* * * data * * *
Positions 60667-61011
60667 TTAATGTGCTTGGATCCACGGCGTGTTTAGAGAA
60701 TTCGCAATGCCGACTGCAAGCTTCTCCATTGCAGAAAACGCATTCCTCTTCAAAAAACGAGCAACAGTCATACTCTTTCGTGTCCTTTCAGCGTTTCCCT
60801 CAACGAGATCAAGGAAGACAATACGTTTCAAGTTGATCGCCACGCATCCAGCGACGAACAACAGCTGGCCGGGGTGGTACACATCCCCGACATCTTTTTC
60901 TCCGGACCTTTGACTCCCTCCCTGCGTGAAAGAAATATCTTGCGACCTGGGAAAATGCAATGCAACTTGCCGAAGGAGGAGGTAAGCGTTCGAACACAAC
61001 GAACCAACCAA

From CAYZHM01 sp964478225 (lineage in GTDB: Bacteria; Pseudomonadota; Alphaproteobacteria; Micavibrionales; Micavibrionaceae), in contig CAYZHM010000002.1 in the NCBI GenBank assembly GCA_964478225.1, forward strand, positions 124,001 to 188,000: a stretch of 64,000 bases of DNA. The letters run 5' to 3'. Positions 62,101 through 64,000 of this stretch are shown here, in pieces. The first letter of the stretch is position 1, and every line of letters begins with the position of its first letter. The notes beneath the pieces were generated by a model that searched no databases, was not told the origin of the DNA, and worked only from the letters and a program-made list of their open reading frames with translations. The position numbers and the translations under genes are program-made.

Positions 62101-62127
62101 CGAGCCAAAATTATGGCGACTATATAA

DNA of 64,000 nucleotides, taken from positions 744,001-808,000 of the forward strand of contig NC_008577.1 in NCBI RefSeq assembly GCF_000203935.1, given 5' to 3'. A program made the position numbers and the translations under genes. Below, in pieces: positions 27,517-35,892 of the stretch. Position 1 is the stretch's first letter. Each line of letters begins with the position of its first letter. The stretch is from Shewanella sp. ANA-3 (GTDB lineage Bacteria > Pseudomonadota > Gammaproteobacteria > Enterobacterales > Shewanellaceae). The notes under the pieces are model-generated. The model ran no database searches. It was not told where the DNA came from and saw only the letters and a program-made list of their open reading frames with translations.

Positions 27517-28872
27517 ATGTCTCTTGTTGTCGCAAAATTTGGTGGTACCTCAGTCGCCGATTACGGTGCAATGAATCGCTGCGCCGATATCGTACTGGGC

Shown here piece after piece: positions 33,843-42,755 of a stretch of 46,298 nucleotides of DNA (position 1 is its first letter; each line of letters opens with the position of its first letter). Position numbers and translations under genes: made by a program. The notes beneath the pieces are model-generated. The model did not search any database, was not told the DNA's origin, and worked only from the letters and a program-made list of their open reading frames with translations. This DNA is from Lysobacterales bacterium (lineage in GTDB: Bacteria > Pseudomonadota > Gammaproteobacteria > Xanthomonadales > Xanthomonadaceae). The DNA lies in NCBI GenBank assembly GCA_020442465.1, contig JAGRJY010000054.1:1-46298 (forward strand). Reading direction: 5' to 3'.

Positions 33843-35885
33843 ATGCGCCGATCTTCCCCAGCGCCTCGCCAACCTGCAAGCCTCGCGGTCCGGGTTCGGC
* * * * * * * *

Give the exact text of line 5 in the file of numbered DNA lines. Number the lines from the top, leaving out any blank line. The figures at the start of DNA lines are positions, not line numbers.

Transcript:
60901 TCCGGACCTTTGACTCCCTCCCTGCGTGAAAGAAATATCTTGCGACCTGGGAAAATGCAATGCAACTTGCCGAAGGAGGAGGTAAGCGTTCGAACACAAC